Friday 4 April 2014

Anchors Aweigh!

Gene: You gotta deal with those anchors!
Frank: Yeah...
In the swirling blizzard of numbers that is the stock market it is often difficult to know which numbers are important.
Our ancient monkey brains deal with this by grabbing something that is thought to be known - and extrapolating from there: a bias called 'anchoring'. The problem is that there is often little connection between 'what we think we know' and the rapidly changing real world.

 Unscrupulous salesmen regularly use this weakness: by quoting a high price initially and then offering discounts, cheaper models and other deals, the price they end up offering seems more reasonable and attractive - although it may not be related at all to the actual cost of the item (or what you were prepared to pay in the first place).

In a 1974 paper entitled "Judgement Under Uncertainty: Heuristics And Biases", Kahneman and Tversky described how randomly selected numbers could significantly affect the estimates people make about unrelated questions - a higher random number leads to a higher estimate.

The DIY Income Investor approach is - and I say this candidly - based on a high degree of anchoring. Once the investment decision has been taken and the security has been bought, the enduring 'anchor' becomes the purchase price.

This is not always helpful. I judge the performance of the security by two key numbers: the change in value (caused by the change in the security price) and the current yield. The two numbers are obviously linked: if the price increases, the yield tends to fall. If the price increases enough (in relation to the annual income) I tend to grab a profit. However, if the price falls I tend to hold on - in denial almost (this is another behavioural bias called 'loss regret').

More experienced investors (and finance behavioural experts) will see the asymmetry that this produces. One result is a desolate section of my portfolio populated by impoverished former yield aristocrats who seem to have lost the will to live. The reality is that there was a point with all of these sad cases where I would (probably) have been better off selling them before the reality lost all connection with the anchor.

But here is the paradox: it's wrong but it seems to work, with more than a 50% total return over the last three years - although this is possibly an artifact of pure luck. It could probably be better, though.

In woodwork there is a concept of 'going with the grain' of the wood when shaping it or using a plane (a shaping blade): going against the grain is hard work (and likely to give you splinters). In a similar way. investing 'with the grain' of your behavioural biases is easier than trying to deny your evolutionary mental weaknesses. Hence the search for investment rules that modify - but do not completely oppose - our basic behaviour traits.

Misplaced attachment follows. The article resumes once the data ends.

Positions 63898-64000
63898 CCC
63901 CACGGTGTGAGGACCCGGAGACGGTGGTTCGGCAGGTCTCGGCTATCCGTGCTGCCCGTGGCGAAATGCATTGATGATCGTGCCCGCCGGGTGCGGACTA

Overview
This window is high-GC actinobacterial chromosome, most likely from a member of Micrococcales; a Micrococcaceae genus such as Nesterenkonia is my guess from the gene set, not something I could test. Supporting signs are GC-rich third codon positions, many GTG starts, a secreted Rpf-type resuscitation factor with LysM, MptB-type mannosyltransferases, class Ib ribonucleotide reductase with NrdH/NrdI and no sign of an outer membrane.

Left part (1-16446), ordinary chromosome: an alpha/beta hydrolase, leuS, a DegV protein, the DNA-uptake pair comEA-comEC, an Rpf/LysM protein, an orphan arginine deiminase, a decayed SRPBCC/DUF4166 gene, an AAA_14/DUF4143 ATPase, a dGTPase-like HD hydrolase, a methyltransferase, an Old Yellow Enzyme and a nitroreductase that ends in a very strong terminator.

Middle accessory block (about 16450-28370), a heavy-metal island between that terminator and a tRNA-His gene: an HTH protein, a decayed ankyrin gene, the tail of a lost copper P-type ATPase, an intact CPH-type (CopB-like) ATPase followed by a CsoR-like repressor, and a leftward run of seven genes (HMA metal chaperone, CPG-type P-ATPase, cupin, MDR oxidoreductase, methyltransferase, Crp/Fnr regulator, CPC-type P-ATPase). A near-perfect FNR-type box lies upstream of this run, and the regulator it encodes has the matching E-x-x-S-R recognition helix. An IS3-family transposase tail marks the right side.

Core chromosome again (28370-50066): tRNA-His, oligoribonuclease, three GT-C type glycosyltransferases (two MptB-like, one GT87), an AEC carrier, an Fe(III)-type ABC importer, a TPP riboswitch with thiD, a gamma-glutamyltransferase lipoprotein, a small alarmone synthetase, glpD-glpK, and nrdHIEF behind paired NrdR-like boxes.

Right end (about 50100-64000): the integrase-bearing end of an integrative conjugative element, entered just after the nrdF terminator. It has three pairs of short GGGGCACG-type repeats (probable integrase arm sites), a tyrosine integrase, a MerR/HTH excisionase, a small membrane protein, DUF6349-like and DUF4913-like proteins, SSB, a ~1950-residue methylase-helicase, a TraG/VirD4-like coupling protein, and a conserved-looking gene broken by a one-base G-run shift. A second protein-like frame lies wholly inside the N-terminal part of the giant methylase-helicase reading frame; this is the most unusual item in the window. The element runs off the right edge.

To repeat the outline of the DIY Income Investor approach:
  • look for high-yield investment opportunities (dividend shares or fixed-income) - they are high-yield because they are perceived by the Market to be risky
  • make your own assessment of risks, following a couple of basic 'rules' plus gut reaction
  • buy and wait for the risk to evaporate and the price to recover (yes, mean reversion...) - the nice yield means that you are not too impatient for a result
  • in the case of a price increase: sell when the price increase amounts to 5 times annual income unless you think there is a very good chance of 'more to come'
  • in the case of a price fall: hold on (and on...), selling only when all hope of recovery seems lost or when (optimistically) the price recovers to the purchase price (the 'anchor') 

My 'dogs' account for just under 5% of the portfolio, with an average loss of 60%. I have been able to sell several of them over the last year but the remaining offenders include RBS, LLOY, HOME, FGP, RSA, BARC and WMH.  The bulk of this loss is due to one semi-failed bank: the 'Royal' Bank of Scotland, a disaster story registering an over 90% loss which is a continuing reminder that, yes, I should have sold this earlier.